SSV has become locally famous, almost notorious, as an orchestra without a music director. Circumstances at first did not allow for the hiring of one — concerts in the first two seasons were infrequent and there were budgetary concerns as well as worries about putting the orchestra’s fate in one pair of conductorial hands. Perhaps surprisingly, the orchestra has just gone on that way. This is not an entirely uncontroversial policy. But the symphony has developed a corporate personality, embodied by its president, Andrew Bales. Bales comes out on stage to give a short speech of welcome before every concert, so he’s become familiar to the audience. As CEO of the orchestra, he appears to be doing a remarkable job of giving equal attention to administrative, financial, and artistic matters. And in the process, San José has come to hear the work of a lot of more interesting guest conductors than most orchestras its size would have. Not all are successful, but the winners often return in later years.
Photo by Robert Shomler
One particular slant SSV has taken has been an interest in mid-20th-century American vernacular music. The orchestra seized on this repertoire with gusto in their first concert in the California Theatre in 2004 (reviewed here). They celebrated the completion of the restoration of the building, which originally opened in 1927 as a grand film and stage theater, by putting on a show of American film and stage music of the era. Works by Gershwin, Copland, and Erich Wolfgang Korngold were conducted with panache by the late Sergiu Comissiona, while a theater usher wearing a period uniform changed a signboard on stage before each piece.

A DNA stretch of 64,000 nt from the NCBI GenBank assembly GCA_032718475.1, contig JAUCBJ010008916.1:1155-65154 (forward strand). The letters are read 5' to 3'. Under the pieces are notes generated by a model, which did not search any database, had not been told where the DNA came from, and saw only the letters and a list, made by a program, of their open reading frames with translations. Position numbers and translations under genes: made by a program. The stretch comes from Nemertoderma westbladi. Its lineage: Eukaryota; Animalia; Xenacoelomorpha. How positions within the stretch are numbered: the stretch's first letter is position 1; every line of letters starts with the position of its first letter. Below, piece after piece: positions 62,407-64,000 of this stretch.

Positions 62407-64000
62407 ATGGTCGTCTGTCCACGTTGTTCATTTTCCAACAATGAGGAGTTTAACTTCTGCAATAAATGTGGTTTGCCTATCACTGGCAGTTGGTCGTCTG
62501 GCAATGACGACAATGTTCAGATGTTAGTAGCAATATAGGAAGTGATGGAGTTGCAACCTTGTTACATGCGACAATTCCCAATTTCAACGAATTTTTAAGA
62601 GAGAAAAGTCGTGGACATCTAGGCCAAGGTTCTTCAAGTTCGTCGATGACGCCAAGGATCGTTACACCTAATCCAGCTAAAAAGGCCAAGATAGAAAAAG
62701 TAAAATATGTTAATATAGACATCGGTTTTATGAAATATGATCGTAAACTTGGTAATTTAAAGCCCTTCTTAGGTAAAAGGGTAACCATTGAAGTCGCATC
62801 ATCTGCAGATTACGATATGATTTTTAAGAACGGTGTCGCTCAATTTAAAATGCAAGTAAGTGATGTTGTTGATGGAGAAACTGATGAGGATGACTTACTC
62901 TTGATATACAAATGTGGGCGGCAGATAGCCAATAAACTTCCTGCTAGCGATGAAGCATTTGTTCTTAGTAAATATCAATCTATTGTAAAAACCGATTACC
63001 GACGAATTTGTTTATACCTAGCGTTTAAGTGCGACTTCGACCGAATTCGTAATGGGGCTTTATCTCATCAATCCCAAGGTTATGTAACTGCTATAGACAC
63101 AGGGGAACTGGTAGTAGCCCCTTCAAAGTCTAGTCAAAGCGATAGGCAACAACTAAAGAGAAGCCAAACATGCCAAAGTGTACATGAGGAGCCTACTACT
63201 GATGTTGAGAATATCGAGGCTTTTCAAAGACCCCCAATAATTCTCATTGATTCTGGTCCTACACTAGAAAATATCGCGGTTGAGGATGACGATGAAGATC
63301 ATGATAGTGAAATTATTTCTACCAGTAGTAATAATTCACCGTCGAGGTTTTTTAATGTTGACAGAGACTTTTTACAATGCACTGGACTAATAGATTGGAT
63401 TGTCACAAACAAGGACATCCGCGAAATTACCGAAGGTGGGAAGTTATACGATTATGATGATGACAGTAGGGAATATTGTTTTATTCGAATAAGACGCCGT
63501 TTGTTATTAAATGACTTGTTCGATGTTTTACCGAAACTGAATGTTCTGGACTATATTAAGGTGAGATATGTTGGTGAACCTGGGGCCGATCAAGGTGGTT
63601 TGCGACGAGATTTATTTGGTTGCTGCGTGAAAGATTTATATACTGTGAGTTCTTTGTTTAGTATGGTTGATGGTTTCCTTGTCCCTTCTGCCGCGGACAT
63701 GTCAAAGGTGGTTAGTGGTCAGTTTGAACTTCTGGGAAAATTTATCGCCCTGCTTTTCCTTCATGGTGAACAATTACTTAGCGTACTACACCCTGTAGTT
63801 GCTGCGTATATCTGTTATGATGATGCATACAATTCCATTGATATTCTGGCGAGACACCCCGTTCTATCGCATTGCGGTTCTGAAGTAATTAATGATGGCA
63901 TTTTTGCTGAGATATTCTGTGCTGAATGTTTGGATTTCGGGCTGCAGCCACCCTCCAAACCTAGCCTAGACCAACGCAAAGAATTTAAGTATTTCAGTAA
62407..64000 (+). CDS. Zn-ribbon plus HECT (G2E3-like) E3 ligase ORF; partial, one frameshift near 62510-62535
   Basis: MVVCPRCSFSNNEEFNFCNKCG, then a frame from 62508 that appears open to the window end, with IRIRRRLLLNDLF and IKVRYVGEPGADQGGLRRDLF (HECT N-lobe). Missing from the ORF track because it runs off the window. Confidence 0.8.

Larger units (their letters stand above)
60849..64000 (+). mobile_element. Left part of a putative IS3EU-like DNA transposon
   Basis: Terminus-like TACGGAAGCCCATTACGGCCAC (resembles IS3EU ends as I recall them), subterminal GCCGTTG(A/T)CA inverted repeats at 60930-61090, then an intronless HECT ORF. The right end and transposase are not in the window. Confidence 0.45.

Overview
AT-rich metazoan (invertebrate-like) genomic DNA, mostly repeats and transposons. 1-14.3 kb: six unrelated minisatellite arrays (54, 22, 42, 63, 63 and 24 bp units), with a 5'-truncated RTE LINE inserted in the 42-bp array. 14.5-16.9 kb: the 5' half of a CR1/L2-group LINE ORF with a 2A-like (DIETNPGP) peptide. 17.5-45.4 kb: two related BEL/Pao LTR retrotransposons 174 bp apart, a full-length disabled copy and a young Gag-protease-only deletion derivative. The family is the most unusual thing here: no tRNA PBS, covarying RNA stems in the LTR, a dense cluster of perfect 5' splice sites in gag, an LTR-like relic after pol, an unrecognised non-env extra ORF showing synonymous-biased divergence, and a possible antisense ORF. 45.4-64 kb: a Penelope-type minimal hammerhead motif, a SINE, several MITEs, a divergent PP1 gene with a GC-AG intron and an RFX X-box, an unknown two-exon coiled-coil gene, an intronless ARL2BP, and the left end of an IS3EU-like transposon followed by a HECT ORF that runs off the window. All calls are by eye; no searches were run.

This programming trend has continued, most obviously this May when the orchestra offered a pops program called “George Gershwin’s 1920s Radio Hour,” devised by pianist Gwendolyn Mok. Paul Polivnick conducted. Mok played both the Concerto in F and Rhapsody in Blue, the latter in the original Paul Whiteman jazz band instrumentation; Broadway star Sara Uriarte Berry belted out some Gershwin show tunes; and the pseudo-radio narration, including some comical commercials for a laxative chewing gum, was delivered cheerfully by KDFC radio announcer Hoyt Smith. If the playing was less than SSV’s most incisive, as a show it was great fun.
But there’s been more. Polivnick was also on the podium in October 2005 for a jazz-classical fusion program consisting of Gershwin’s An American in Paris, Duke Ellington’s Black, Brown & Beige, and David Amram’s Triple Concerto. The concert’s success sparked a commission from the orchestra to Amram — if Gershwin and Ellington were still with us, they’d probably have been contacted too — from which emerged a work titled Symphonic Variations on a Song by Woody Guthrie, which received its premiere in the first concert of this season last September. Polivnick was on the podium again. Amram didn’t simply orchestrate “This Land Is Your Land,” run a few thuddy variations on it, and leave it at that. Instead, he produced a large suite of colorful and varied Americana through which the song, often mutated nearly unrecognizably, recurs in unexpected forms.
Now Amram, though in his late seventies, has been recommissioned, and next January 15-18, SSV audiences will hear the premiere of his Piano Concerto No. 1, played by the local favorite Jon Nakamatsu, the former high school teacher from Mountain View who won the Van Cliburn Competition 11 years ago. Paul Polivnick conducts again.